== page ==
May 4, 2023 - Politics & Policy

Corporate America is staying quiet on anti-trans bills

Illustration of a briefcase with a finger making the "shh" signal in front of it.

Illustration: Lindsey Bailey/Axios

North Carolina faced mass corporate backlash and lost billions after passing a so-called "bathroom bill" that banned transgender people from using bathrooms aligning with their gender identity. That was in 2016.

Why it matters: Republicans today don't seem to fear the same economic consequences. The business community has grown far more quiet in the face of 469 anti-LGBTQ bills that the ACLU is tracking.

  • And the companies that have publicly opposed this wave of anti-LGBTQ bills aren't having the same effect.

Flashback: North Carolina eventually repealed that law, known as HB2, but the damage was done:

  • PayPal canceled a major Charlotte expansion, and artists — including Bruce Springsteen and Maroon 5 — scrapped tour stops in the state.
  • The NCAA moved March Madness games to South Carolina; the NBA relocated its All-Star Game to New Orleans.

Other states including Montana, Virginia, Florida, Arkansas, South Dakota and Tennessee balked and buried similar bills.

Driving the news: North Carolina Republicans, undeterred by the backlash seven years ago, have introduced new legislation that would ban transgender women from women's sports teams, restrict access to gender-affirming care and put limits on drag shows.

  • Other states across the country that had killed bathroom bills including Tennessee, Texas and South Dakota, have since passed or advanced other anti-trans legislation.
  • Arkansas, Idaho and Iowa have passed new versions of bathroom bills into law. Kansas Republicans overrode their Democratic governor's veto on the issue.
  • Bathroom bills are advancing in Florida and Arizona, whose governor has pledged to veto anti-trans bills.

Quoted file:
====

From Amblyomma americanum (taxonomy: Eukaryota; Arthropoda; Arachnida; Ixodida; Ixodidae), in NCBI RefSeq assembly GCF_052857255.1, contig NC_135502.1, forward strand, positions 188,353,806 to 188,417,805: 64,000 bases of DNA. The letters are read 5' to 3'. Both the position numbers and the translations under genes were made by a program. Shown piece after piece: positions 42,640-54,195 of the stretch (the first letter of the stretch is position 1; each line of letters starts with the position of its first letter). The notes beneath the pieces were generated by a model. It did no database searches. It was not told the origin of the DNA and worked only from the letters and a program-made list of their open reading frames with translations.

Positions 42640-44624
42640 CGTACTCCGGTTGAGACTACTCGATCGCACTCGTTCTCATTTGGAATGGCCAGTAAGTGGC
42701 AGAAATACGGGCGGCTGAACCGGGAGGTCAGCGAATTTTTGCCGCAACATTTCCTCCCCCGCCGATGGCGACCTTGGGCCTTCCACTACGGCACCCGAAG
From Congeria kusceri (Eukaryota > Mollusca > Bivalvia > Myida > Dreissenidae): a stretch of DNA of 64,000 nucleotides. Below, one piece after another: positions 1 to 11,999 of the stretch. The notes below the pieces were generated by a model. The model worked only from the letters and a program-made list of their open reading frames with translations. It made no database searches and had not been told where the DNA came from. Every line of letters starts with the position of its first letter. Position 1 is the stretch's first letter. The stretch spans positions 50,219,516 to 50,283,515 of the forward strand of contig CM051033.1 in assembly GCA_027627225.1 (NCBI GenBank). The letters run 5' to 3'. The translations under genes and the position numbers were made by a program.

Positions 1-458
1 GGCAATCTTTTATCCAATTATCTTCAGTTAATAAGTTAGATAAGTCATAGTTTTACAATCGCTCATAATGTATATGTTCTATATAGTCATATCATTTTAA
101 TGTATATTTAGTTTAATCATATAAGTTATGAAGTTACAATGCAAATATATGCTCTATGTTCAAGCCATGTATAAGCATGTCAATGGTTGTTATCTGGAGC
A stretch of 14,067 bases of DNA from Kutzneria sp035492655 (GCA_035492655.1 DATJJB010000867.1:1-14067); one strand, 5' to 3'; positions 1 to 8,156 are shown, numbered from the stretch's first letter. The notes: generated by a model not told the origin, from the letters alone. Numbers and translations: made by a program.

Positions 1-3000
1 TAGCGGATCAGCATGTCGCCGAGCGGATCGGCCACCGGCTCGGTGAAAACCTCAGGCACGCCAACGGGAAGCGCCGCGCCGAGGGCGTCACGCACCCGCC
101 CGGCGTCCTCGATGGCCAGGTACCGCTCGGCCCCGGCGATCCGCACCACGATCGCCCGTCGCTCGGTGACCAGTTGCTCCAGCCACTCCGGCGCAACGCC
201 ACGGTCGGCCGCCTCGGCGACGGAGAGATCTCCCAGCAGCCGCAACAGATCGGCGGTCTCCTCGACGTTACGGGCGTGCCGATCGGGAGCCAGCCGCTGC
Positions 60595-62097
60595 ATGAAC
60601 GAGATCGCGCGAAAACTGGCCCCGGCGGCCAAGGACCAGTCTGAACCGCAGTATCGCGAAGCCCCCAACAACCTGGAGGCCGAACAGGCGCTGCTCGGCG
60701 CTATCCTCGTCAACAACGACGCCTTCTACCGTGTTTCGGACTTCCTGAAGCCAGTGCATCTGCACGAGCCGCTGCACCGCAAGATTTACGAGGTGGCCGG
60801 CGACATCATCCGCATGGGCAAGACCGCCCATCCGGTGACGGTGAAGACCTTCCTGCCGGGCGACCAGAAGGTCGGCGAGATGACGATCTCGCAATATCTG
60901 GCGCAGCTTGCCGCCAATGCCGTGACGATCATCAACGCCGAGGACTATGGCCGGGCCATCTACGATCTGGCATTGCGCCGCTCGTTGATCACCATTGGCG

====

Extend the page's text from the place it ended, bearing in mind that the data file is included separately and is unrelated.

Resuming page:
What's happening: Nearly a decade ago, "you had one state under attack at one time," director of Georgia Equality Jeff Graham told Axios Atlanta.

  • Today, "It is a national attack on the LGBT community."
  • "In the midst of that, threats and fears of boycotts change because … where are [companies] going to go?"

The big picture: "The political landscape is dramatically different in 2023," said Cathryn Oakley, the Human Rights Campaign's state legislative director and senior counsel. "These state legislatures are more gerrymandered now than they ever have been."

  • As a result, the "moderate Republican pro-business legislator" who stopped these bills nearly a decade ago, isn't in the state house anymore.
  • Indeed, Texas' 2017 bathroom bill died after business pushback and thanks to a more moderate House speaker. This year, however, a slew of bills targeting transgender Texans have sped through the legislature, Axios Austin's Nicole Cobler reports.

"Corporate America knows these issues are toxic to their business," former North Carolina Gov. Pat McCrory (R), who signed the bathroom bill into law, told Axios, referencing major social issues like gender identity, abortion and guns.